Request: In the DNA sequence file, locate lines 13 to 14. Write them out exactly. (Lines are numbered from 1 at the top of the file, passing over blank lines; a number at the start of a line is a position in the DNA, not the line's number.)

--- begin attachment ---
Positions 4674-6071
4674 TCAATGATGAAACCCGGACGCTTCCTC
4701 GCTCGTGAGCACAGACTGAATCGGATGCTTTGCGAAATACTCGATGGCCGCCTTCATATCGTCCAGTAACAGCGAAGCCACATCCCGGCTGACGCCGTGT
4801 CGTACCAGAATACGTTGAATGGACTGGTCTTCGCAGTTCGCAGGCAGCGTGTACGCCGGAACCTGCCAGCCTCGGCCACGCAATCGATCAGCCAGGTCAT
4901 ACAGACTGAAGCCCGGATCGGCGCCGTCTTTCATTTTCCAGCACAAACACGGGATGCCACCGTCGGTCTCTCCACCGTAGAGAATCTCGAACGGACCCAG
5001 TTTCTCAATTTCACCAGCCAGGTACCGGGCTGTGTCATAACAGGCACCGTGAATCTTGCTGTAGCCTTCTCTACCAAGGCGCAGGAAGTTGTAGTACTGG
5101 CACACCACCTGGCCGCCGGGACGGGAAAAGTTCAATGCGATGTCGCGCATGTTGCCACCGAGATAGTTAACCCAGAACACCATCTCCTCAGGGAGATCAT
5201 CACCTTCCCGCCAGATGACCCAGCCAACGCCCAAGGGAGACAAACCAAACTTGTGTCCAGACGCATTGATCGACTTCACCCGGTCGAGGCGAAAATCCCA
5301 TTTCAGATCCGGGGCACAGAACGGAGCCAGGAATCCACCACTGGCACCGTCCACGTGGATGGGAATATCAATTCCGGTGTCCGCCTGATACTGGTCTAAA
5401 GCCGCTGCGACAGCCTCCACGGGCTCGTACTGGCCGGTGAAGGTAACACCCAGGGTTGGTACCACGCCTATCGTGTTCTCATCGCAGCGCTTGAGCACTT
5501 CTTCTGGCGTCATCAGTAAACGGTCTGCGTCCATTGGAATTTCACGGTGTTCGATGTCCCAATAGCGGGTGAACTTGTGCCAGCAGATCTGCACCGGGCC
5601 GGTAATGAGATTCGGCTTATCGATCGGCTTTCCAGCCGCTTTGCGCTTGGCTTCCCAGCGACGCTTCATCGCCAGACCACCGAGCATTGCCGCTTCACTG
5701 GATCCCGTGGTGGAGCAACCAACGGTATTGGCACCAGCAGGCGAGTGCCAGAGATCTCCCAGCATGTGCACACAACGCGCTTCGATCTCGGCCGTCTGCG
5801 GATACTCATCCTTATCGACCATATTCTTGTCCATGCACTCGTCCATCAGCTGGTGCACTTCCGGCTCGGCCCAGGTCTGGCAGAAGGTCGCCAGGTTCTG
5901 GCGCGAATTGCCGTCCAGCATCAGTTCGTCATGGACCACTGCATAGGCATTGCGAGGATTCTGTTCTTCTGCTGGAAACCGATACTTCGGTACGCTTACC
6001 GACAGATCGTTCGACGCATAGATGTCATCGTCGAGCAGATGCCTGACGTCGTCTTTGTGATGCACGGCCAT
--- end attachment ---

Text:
5701 GATCCCGTGGTGGAGCAACCAACGGTATTGGCACCAGCAGGCGAGTGCCAGAGATCTCCCAGCATGTGCACACAACGCGCTTCGATCTCGGCCGTCTGCG
5801 GATACTCATCCTTATCGACCATATTCTTGTCCATGCACTCGTCCATCAGCTGGTGCACTTCCGGCTCGGCCCAGGTCTGGCAGAAGGTCGCCAGGTTCTG